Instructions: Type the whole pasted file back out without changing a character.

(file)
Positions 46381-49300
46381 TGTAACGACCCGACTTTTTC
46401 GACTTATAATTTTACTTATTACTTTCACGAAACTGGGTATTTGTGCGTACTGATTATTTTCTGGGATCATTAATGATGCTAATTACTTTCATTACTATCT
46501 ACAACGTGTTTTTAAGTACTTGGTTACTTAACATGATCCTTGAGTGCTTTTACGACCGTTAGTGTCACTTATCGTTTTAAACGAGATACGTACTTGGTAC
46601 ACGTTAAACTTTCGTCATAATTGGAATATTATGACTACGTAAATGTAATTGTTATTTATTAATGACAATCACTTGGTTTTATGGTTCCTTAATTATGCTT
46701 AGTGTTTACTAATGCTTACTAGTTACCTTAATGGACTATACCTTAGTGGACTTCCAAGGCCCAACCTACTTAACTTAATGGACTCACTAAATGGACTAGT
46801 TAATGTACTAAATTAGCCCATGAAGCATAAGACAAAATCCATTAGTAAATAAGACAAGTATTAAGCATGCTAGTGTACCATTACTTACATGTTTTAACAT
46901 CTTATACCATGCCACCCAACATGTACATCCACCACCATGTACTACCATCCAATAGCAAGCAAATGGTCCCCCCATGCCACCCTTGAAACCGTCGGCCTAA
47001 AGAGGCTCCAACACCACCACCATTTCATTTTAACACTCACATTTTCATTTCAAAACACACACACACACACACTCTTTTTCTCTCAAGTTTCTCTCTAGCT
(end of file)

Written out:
Positions 46381-49300
46381 TGTAACGACCCGACTTTTTC
46401 GACTTATAATTTTACTTATTACTTTCACGAAACTGGGTATTTGTGCGTACTGATTATTTTCTGGGATCATTAATGATGCTAATTACTTTCATTACTATCT
46501 ACAACGTGTTTTTAAGTACTTGGTTACTTAACATGATCCTTGAGTGCTTTTACGACCGTTAGTGTCACTTATCGTTTTAAACGAGATACGTACTTGGTAC
46601 ACGTTAAACTTTCGTCATAATTGGAATATTATGACTACGTAAATGTAATTGTTATTTATTAATGACAATCACTTGGTTTTATGGTTCCTTAATTATGCTT
46701 AGTGTTTACTAATGCTTACTAGTTACCTTAATGGACTATACCTTAGTGGACTTCCAAGGCCCAACCTACTTAACTTAATGGACTCACTAAATGGACTAGT
46801 TAATGTACTAAATTAGCCCATGAAGCATAAGACAAAATCCATTAGTAAATAAGACAAGTATTAAGCATGCTAGTGTACCATTACTTACATGTTTTAACAT
46901 CTTATACCATGCCACCCAACATGTACATCCACCACCATGTACTACCATCCAATAGCAAGCAAATGGTCCCCCCATGCCACCCTTGAAACCGTCGGCCTAA
47001 AGAGGCTCCAACACCACCACCATTTCATTTTAACACTCACATTTTCATTTCAAAACACACACACACACACACTCTTTTTCTCTCAAGTTTCTCTCTAGCT